To illustrate the difference between triangle congruence by ASA and AAS, play this video. It contains simple explanations of the two, as well as their differences. It also includes short exercises to decide which postulate to use for a set of triangles.

## Activities to Practice Angle Congruence by ASA and AAS

### Pair Work

This activity will help students practice identifying and proving whether two triangles are congruent using ASA and AAS. To implement this activity in your classroom, print out this Assignment Worksheet (Members Only).

Pair students up and hand out the copies (one copy per child). Explain that the worksheet contains different math problems, where students are asked to identify whether the given pair

of triangles are congruent or not, as well as state the postulate by which they are congruent.

Students work individually to complete their worksheet. After they’re done, they switch the worksheets with the other person in their pair. They review each other’s work and provide feedback.

### Congruent Triangles Game

This is a simple online game that will help students reinforce their skills at identifying and proving if two triangles are congruent. The game is a bit advanced, so make sure you use it once you’ve covered the SSS (side-side-side), SAS (side-angle-side), ASA, and AAS postulates.

To use this activity in your classroom, make sure you have enough technical devices (one device per student). Pair students up and provide instructions. Explain that students are presented with images of triangles that may or may not be congruent.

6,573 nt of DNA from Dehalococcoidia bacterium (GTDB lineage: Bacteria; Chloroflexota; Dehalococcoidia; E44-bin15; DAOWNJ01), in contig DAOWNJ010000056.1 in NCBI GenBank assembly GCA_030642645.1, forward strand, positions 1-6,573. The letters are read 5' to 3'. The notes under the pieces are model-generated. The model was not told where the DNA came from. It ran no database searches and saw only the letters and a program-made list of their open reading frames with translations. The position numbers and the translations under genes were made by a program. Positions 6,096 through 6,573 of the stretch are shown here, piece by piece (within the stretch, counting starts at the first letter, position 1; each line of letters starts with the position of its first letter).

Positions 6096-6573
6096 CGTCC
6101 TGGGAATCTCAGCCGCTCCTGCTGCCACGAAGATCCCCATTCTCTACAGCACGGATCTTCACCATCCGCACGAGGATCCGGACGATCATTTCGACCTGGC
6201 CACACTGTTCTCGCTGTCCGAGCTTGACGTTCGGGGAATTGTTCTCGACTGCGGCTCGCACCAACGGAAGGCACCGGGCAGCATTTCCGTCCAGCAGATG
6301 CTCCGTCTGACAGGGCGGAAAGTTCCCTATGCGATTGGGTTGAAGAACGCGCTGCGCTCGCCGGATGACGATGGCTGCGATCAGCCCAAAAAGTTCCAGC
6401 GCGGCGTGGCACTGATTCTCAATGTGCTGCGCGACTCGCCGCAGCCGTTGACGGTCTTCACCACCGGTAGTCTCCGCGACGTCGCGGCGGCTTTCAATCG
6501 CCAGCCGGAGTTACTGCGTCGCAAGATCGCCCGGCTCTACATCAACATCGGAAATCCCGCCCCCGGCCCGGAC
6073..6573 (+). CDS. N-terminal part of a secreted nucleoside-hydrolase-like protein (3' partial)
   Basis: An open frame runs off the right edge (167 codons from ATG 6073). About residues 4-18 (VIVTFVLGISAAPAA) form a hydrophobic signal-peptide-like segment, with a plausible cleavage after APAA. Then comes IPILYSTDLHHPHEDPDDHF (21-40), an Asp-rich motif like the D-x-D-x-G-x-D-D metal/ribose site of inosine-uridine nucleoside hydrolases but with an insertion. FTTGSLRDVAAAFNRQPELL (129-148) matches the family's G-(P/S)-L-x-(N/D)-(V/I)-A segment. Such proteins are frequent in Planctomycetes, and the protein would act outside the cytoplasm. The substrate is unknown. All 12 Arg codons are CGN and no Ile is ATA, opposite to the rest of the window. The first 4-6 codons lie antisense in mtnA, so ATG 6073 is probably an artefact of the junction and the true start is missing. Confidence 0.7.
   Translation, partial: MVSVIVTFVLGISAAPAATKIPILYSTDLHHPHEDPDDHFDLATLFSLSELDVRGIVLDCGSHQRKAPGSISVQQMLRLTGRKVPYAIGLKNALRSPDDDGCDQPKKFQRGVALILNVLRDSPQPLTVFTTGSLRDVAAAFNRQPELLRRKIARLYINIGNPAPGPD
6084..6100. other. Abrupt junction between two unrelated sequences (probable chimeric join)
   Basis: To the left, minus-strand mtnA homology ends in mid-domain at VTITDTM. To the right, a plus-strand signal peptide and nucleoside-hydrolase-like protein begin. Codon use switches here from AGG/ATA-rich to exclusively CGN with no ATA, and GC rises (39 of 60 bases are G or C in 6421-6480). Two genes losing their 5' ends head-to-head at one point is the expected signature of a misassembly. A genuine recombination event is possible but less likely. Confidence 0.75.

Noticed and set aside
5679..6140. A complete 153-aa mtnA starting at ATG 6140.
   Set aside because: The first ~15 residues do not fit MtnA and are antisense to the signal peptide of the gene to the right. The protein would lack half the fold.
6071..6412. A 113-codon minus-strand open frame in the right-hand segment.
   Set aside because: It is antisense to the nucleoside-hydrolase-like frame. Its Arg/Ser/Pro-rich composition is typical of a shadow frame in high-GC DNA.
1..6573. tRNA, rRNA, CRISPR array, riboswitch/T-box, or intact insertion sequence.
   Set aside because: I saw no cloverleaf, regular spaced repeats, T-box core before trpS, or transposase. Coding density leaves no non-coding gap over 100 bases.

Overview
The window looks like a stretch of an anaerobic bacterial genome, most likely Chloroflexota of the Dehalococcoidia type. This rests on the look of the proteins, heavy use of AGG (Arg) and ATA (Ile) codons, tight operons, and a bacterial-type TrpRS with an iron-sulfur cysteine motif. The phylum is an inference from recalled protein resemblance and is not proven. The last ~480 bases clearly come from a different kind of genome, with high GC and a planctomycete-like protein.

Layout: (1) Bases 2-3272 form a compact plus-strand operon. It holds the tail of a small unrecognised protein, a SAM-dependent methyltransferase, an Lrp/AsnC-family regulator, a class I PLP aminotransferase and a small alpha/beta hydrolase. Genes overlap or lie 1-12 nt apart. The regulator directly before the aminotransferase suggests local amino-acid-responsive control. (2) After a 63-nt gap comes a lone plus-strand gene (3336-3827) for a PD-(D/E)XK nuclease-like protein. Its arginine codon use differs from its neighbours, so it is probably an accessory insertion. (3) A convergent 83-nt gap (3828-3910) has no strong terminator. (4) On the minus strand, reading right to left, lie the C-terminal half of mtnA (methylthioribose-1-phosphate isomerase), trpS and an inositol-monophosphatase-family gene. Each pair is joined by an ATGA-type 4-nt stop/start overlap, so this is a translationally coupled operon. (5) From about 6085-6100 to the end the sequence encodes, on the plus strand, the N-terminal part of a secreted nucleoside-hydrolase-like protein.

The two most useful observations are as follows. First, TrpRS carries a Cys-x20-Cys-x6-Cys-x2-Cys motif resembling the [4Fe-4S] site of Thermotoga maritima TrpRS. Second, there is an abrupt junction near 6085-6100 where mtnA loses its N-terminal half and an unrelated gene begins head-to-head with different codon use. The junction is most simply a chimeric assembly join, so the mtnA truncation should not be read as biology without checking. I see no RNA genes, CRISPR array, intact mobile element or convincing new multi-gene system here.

Students are offered multiple answers of postulates regarding triangle congruence of the given image, and they have to pick one. In the end, they check their score and compare it with the other student in their pair. The student with the highest score wins the game.

### Congruent Triangles Sorting Activity

This is a sorting activity that will help students practice identifying whether given sets of triangles are congruent either by ASA or AAS. To implement this activity in your classroom, you’ll need plenty of boxes, scissors, paper and an answer sheet.

Draw diverse sets of triangles that are congruent by ASA or AAS. Cut the different sets and create a pile. You can also laminate the sets and re-use them next year. Then, take two boxes and write ASA on one box and AAS on the other one.

Repeat this procedure until you have enough sets and boxes for 5 or 6 groups (depending on the size of your class). Divide students into groups of 3 and hand out two boxes and a pile of triangle sets. Provide instructions for the activity.

Identify one checker in each group and give them the answer sheet. Explain that the other two students in each group work together to sort the sets of triangles either in the ASA box or the AAS box, depending on whether they think the triangles are congruent by ASA or AAS.

Provide a few minutes for this. Once the time is up, the checker checks how many triangle sets the two students managed to correctly sort out. For each correctly sorted set, they earn one point. The group with the highest score is declared the winner.

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This article is from:

**Unit 4 – Congruent Triangles**